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Review: Predawn’s A Bird In The Hand

Listening to Predawn’s A Bird In The Hand feels similar to reading someone’s diary, except this particular diary doesn’t concern itself with recounting the day or offering a safe zone to discuss crushes. No, it instead focuses on the tiniest details found in profound moments – the movement of a forefinger during a farewell, the way a lover looks into your eyes at 4 A.M., the croaking of a frog heard by an insomniac. If anything, Predawn jots down small sketches of the mundane that hide a lot more emotion than they initially seem. A Bird In The Hand fits a lot of these observations into its short run time, and is an especially strong recording because of it.

It helps that Predawn (aka Tokyo artist Miwako Shimizu) pushes the lyrics to the forefront by keeping the music relatively simple. Most of the songs on Bird feature nothing more than her clear-as-water voice (which, let’s get this out of the way, sounds like the lead singer of Six Pence None The Richer) and acoustic guitar, only allowing tiny extravagances like muffled sleigh bells as percussion. It’s telling that the weakest song here, “Custard Pie,” piles on piano, slight drums and trumpet. They drown out Predawn’s best quality, her ability to craft super sparse snapshots of tiny details only the keenest authors usually catch.

The one-two punch of “What Does It Mean?” and “Suddenly” finds Predawn using her signature sparse sound to tackle both ends of the emotional spectrum. In the prior, she describes the moment a relationship comes to an end…or, more accurately, the seconds in which it ends. Shimizu focuses not on the emotional but rather physical movements (of eyes, of fingers, of lips) happening during this breakup, a move separating this song from countless other coffeehouse-veering tracks. “Suddenly,” meanwhile, sees love blooming all at once, set over the album’s most country-tinged playing and Predawn giving her best vocal performance on Bird, a restrained singing oozing happiness.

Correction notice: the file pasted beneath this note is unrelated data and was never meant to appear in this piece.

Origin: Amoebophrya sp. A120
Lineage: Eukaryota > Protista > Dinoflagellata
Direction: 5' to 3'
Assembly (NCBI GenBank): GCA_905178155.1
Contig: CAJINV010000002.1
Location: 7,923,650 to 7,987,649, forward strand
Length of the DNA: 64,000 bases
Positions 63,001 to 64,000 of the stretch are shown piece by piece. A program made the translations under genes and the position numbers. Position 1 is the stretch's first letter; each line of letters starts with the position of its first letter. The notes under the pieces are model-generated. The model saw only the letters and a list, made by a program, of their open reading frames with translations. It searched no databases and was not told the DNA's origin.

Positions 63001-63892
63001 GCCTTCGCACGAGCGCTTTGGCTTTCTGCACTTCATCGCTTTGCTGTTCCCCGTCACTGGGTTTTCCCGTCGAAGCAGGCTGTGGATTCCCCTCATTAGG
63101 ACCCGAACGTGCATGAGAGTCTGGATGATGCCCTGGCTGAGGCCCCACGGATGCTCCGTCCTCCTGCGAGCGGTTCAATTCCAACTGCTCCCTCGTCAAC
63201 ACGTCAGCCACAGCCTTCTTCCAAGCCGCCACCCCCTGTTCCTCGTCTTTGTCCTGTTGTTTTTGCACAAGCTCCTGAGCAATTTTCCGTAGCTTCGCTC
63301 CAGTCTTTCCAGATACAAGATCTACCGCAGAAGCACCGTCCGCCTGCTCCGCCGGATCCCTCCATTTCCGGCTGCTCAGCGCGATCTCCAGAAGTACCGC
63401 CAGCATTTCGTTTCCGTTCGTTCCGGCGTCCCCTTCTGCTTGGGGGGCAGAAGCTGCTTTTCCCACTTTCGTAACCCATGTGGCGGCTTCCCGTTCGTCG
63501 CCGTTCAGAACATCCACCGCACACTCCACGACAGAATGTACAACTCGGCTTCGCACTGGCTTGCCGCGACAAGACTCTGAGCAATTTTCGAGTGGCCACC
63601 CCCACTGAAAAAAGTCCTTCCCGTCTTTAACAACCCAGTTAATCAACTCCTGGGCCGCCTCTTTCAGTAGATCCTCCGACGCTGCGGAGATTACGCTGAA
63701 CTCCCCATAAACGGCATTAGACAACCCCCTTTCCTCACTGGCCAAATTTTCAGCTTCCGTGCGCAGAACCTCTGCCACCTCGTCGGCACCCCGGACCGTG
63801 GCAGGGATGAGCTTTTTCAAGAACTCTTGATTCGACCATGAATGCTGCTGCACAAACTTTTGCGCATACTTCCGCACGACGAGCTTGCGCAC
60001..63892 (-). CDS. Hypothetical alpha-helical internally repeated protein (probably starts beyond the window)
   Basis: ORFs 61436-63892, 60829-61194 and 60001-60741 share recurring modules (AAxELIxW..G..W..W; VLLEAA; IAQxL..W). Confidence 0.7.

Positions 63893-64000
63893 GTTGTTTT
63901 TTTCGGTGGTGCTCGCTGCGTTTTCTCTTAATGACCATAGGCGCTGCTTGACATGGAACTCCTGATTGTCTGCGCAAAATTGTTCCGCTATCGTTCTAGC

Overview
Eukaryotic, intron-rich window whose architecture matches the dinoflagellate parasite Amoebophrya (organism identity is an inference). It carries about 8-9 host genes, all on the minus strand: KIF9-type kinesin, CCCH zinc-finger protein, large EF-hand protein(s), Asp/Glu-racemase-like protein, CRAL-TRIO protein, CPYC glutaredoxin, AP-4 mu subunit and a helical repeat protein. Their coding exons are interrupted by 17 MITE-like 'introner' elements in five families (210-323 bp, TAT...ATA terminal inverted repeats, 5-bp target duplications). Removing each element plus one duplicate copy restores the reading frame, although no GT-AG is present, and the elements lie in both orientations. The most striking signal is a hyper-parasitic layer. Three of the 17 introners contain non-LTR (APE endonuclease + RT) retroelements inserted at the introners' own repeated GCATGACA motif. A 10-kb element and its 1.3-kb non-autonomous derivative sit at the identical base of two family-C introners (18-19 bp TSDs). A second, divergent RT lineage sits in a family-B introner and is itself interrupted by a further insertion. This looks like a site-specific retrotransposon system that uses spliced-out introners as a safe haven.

None of Bird’s other tracks match the spare beauty of those two, but do come close. “Lullaby From Street Lights” features the fewest instruments and is also the one moment Predawn gets a bit too close to open mic night. She saves it though thanks to all the space surrounding her words, which lends an air of loneliness to the proceedings. “Apple Tree” is a late highlight, a slowly unfolding haze of guitars backing up Shimizu’s cheery singing. Here, she’s at her most mundane but sorta profound…she sings about simply talking with someone underneath an apple tree about “tidy pop rock tunes and techno love songs.”

Bird wisely cashes out after 20 minutes, preventing Predawn’s latest from burning out. Despite how fast this album breezes by, it demands repeat listens thanks to its prettiness and lyrics. Some albums demand your attention and seek to be something monumental – Predawn just wants to be part of your ho-hum day.